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How does a neuron vary its mean output firing rate if the input changes from random to oscillatory coherent but noisy activity? What are the critical parameters of the neuronal dynamics and input statistics? To answer these questions, we investigate the coincidencedetection properties of an integrateandfire neuron. We derive an expression indicating how coincidence detection depends on neuronal parameters. Specifically, we show how coincidence detection depends on the shape of the postsynaptic response function, the number of synapses, and the input statistics, and we demonstrate that there is an optimal threshold. Our considerations can be used to predict from neuronal parameters whether and to what extent a neuron can act as a coincidence detector and thus can convert a temporal code into a rate code.
Decoherence, Einselection and the Existential Interpretation (The Rough Guide)
 PHIL. TRANS. R. SOC. LOND. A
, 1998
"... The roles of decoherence and environmentinduced superselection in the emergence of the classical from the quantum substrate are described. The stability of correlations between the einselected quantum pointer states and the environment allows them to exist almost as objectively as classical states ..."
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Cited by 19 (0 self)
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The roles of decoherence and environmentinduced superselection in the emergence of the classical from the quantum substrate are described. The stability of correlations between the einselected quantum pointer states and the environment allows them to exist almost as objectively as classical states were once thought to exist: there are ways of finding out what is the pointer state of the system which uses redundancy of its correlations with the environment, and which leave einselected states essentially unperturbed. This relatively objective existence of certain quantum states facilitates operational definition of probabilities in the quantum setting. Moreover, once there are states that ‘exist ’ and can be ‘found out’, a ‘collapse ’ in the traditional sense is no longer necessary—in effect, it has already happened. The role of the preferred states in the processing and storage of information is emphasized. The existential interpretation based on the relatively objective existence of stable correlations between the einselected states of observers’ memory and in the outside universe is formulated and discussed.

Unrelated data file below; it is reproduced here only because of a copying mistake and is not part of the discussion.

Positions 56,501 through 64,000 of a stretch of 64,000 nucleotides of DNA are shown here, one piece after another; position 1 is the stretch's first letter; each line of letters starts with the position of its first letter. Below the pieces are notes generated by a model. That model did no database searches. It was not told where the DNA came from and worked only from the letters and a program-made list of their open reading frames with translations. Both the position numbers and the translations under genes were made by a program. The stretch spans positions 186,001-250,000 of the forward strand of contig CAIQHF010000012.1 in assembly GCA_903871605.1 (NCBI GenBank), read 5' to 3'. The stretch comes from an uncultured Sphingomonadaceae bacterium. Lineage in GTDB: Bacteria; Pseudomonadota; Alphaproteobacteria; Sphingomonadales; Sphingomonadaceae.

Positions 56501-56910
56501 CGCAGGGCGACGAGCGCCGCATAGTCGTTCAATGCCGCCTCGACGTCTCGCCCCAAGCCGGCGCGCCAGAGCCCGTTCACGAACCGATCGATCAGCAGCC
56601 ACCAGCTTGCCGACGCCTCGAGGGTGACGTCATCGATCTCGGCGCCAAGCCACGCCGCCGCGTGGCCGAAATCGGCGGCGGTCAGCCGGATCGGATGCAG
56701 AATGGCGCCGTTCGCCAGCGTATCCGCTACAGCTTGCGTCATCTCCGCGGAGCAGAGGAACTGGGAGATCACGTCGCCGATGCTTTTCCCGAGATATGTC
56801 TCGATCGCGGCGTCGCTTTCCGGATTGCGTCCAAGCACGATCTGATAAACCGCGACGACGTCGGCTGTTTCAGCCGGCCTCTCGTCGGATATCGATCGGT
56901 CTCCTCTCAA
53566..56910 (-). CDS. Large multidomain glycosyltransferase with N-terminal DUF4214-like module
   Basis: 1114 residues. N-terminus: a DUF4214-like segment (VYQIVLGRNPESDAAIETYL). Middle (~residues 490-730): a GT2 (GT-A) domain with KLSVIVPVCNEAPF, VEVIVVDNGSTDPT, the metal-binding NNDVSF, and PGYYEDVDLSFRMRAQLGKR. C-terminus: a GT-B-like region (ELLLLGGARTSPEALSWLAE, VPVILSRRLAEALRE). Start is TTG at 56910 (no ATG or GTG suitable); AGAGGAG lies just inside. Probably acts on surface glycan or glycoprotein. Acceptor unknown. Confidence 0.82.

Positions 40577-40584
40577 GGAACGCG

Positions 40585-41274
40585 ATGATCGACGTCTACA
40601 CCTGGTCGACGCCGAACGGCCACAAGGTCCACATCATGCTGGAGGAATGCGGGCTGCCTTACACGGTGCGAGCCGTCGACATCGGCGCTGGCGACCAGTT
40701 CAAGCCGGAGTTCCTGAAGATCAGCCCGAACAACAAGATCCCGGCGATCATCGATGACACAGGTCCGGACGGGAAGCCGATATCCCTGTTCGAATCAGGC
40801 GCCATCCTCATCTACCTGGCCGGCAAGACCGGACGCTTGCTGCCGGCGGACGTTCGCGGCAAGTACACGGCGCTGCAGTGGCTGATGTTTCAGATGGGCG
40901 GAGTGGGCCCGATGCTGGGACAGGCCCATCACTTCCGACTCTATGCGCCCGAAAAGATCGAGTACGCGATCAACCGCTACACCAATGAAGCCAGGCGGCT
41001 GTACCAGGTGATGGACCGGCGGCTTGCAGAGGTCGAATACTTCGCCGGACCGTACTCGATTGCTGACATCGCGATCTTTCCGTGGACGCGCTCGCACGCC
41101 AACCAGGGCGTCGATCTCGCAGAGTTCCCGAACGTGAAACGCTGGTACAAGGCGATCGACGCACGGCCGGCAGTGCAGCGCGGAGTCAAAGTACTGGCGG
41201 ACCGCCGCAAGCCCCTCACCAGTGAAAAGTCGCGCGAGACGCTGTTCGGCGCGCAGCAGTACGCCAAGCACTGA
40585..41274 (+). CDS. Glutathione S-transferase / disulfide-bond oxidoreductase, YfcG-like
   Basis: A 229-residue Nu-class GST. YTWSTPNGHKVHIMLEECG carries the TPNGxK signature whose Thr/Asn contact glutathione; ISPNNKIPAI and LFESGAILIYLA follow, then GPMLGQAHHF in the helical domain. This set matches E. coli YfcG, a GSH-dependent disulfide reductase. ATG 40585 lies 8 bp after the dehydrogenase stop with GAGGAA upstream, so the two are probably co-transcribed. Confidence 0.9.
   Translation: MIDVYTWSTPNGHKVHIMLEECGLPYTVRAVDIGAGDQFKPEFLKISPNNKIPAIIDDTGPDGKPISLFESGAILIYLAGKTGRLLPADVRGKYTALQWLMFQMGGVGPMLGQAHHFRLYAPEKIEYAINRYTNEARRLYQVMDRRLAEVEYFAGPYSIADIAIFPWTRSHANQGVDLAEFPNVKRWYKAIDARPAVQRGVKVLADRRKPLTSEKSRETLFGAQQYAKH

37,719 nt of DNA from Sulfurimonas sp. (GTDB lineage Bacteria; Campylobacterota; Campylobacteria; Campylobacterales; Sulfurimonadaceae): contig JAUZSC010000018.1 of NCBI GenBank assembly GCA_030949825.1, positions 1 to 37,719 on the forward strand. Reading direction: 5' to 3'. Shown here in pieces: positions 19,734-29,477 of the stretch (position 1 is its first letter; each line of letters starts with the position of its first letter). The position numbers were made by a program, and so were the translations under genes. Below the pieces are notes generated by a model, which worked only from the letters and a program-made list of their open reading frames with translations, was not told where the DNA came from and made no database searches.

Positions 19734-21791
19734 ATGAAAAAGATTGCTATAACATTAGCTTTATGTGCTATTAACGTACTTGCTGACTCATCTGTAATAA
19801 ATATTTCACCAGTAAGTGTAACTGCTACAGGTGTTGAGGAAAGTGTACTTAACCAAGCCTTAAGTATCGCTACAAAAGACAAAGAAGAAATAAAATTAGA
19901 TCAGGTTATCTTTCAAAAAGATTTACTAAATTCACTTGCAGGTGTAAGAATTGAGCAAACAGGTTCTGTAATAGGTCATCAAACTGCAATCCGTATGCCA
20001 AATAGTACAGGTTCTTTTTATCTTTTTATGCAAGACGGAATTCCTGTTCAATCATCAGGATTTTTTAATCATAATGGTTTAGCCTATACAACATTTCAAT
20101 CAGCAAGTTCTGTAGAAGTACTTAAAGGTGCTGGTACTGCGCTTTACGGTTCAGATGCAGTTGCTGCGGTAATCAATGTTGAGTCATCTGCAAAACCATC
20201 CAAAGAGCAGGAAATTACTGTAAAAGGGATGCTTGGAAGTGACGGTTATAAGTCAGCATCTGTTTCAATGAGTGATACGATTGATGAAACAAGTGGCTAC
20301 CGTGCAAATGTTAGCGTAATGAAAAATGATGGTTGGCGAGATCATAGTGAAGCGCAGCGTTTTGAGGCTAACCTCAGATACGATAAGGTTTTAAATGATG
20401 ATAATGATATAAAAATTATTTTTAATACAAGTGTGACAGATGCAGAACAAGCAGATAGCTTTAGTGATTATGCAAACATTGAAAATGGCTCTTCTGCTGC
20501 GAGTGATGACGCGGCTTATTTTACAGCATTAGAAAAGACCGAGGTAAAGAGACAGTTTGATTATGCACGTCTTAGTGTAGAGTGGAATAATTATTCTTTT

Fluctuations of the phase boundary in the 2D Ising ferromagnet
 Commun. Math. Phys
, 1997
"... in the 2D Ising Ferromagnet ..."
Some Integral Geometry Tools to Estimate the Complexity of 3D Scenes
, 1997
"... Many problems in computer graphics deal with complex 3D scenes where visibility, proximity, collision detection queries have to be answered. Due to the complexity of these queries and the one of the models they are applied to, data structures most often based on hierarchical decompositions have been ..."